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Regulation of Loot Boxes Worldwide 

Belgium banned loot boxes in 2018 and the Dutch and Norwegians are planning to follow suit. Spain published a draft bill in July 2022 to become the first European country to specifically regulate them. This bill proposes five key obligations that might be a guide to other countries wishing to follow Spain’s example (summarised from the bill itself): 

  • Advertising of loot boxes – the encouragement of impulsive, uncontrolled use of loot boxes or glorifying their rewards is not to be allowed. A statement encouraging moderate participation in loot boxes and warning against minors accessing them.  
  • Information and transparency obligations –Users have the right to obtain clear and accurate information on the terms of use and the probability of obtaining a reward when accessing loot boxes as well as the risks involved. information on their actual usage and results to also be available. 
  • Self-exclusion mechanisms –Self-exclusion mechanisms are to be provided allowing users to temporarily suspend the activation of loot boxes for set periods of up to five years. Once set, this period may not be changed. 
  • Expenditure limits – Users have the facility to limit their spending on loot boxes. These limits may not be changed for 3 months after being set. 
  • Loot box sessions – Users to set the maximum time and amount of money they are willing to spend before accessing each loot box session. Users will not be able to access loot boxes unless this session has been set. When setting the session, users will also be able to temporarily restrict their access to a future session.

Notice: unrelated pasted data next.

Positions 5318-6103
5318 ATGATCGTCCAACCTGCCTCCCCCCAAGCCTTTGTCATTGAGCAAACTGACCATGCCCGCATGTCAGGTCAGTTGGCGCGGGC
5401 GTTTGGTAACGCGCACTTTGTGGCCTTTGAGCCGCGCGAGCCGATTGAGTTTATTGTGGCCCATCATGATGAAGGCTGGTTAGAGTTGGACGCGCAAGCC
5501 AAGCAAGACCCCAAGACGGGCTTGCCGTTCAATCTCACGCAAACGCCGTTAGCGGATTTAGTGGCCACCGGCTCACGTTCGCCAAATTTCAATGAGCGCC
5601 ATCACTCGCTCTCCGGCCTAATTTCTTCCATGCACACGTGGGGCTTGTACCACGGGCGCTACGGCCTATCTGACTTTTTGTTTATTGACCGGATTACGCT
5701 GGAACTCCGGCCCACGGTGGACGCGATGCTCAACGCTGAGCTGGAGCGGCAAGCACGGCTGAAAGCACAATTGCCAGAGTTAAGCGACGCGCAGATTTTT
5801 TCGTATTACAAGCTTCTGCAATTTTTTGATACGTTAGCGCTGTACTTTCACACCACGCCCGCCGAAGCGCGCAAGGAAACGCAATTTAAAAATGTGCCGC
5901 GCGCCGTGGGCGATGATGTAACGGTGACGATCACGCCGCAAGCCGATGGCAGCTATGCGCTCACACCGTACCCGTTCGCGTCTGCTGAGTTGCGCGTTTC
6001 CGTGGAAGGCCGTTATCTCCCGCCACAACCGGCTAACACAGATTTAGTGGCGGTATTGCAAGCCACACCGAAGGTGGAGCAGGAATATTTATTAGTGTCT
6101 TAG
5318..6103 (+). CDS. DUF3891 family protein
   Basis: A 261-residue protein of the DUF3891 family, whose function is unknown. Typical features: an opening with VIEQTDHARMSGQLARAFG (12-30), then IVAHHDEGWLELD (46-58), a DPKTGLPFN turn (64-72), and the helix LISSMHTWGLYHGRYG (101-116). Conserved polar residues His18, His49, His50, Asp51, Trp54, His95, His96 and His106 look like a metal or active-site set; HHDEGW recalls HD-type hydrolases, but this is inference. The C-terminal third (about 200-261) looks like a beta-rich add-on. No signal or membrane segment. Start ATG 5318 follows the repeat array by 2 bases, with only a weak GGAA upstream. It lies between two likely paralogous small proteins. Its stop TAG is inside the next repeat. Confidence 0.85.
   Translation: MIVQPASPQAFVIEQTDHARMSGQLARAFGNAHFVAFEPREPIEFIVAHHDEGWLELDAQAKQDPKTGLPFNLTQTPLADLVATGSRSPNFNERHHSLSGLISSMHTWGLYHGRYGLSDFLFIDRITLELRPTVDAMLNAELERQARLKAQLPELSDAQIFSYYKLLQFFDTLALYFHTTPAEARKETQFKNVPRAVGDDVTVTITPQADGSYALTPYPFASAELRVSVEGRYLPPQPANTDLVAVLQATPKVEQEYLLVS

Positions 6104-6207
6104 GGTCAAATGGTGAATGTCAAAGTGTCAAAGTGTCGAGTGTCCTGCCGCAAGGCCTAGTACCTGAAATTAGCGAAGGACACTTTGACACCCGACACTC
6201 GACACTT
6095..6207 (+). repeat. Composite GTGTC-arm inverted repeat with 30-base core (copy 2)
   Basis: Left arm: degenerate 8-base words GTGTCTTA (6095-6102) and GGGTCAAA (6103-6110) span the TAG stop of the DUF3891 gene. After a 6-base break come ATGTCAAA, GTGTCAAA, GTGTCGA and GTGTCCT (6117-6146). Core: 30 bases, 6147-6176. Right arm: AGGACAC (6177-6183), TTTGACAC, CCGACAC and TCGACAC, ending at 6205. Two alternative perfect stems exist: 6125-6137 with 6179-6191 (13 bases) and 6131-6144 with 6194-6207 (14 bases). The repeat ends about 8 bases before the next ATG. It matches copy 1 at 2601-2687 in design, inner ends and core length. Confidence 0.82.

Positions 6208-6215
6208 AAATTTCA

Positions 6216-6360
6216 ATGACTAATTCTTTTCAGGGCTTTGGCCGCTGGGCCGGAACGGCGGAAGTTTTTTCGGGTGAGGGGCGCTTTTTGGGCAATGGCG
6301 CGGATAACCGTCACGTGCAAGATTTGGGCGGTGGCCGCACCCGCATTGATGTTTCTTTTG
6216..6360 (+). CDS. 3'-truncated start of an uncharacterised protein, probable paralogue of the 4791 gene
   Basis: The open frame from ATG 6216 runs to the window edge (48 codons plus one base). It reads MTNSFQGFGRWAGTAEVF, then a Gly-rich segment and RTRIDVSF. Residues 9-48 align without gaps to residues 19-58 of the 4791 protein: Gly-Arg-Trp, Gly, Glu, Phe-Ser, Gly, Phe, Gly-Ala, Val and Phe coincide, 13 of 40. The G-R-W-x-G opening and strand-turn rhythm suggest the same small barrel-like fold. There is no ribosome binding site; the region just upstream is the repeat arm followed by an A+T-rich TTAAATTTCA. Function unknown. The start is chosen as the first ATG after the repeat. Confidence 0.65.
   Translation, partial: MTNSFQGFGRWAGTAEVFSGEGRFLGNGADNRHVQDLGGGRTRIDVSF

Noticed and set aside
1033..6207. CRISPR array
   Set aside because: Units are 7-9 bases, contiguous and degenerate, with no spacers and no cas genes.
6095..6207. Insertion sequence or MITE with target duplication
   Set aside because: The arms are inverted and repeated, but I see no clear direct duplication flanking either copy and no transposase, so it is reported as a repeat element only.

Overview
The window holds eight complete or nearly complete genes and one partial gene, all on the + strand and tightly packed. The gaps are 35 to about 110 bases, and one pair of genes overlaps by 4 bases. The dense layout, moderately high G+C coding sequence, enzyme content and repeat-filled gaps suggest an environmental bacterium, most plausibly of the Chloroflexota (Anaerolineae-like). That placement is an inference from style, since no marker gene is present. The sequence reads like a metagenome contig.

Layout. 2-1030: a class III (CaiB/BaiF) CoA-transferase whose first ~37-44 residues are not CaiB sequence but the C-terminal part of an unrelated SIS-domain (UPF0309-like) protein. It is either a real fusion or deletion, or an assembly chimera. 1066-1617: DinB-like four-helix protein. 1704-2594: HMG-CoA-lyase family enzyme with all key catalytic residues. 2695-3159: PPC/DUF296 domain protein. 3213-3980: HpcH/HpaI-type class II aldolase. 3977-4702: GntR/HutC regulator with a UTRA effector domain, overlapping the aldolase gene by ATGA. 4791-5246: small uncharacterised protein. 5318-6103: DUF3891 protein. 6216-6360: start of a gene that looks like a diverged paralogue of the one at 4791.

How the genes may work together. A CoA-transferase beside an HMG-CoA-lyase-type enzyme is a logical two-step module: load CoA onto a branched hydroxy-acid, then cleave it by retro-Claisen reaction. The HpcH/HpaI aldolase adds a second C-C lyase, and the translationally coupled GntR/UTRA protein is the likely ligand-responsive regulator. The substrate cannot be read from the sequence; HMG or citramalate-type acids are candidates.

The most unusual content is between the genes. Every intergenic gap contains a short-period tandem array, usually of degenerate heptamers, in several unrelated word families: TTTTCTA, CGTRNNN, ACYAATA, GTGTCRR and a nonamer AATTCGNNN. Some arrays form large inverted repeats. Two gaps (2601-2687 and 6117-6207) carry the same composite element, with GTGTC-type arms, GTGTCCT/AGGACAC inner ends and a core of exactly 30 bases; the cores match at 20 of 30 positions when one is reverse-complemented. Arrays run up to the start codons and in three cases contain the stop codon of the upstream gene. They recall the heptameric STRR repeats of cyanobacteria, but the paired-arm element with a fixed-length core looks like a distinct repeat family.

Other countries have had different approaches. The United States authorities at first ruled that loot boxes did not contradict their gambling regulations but appear now to be reconsidering their position in the face of increasing protests from campaigners for regulation. Australia on the other hand is also planning to regulate or ban games with loot boxes aimed at minors. 

UK Government Response 

In spite of worrying reports such as those mentioned above, and regulatory plans in many countries, the UK government decided in July 2022 not to take action stating that: ‘evidence has found an association between loot boxes and harms, but we have not found whether there is a causative link.’  Perhaps the decision not to even regulate the industry took into account the report’s finding that: ‘The UK games sector contributed £2.9 billion to the UK economy in 2019, growing hugely from a figure of £400 million in 2010.’  However, it has been announced that warnings about the dangers of loot boxes will henceforth be included in video games. 

Wider Concerns 

Although controversy tends to focus on loot boxes, there is a wider issue concerning all in-game purchases and the need for the right precautions to be taken to ensure that young gamers are protected. For example, video gaming accounts should be set up under proper parental supervision as to time spent playing, control of appropriate content, and proper banking procedures (if any). Steps should also be taken to discourage aimless and repetitive activities where self-control is not encouraged, as this can easily lead to addictive habits.  

Gaming and Gambling Addiction Issues 

A lot of people, especially parents, are concerned and unsure how to approach the issues of video gaming by the young. Fortunately, there is help available from a number of sources accessible via the internet. We would recommend the Children’s Commissioner (a government-funded body), the NSPCC and the UK Safer Internet Centre all of which have helpful websites with advice on how to proceed when setting up video gaming accounts. 

If you are worried about your own or someone else’s gaming or gambling habits and think there is a danger of addiction, we at Castle Craig Hospital are always ready to talk and discuss the best way forward.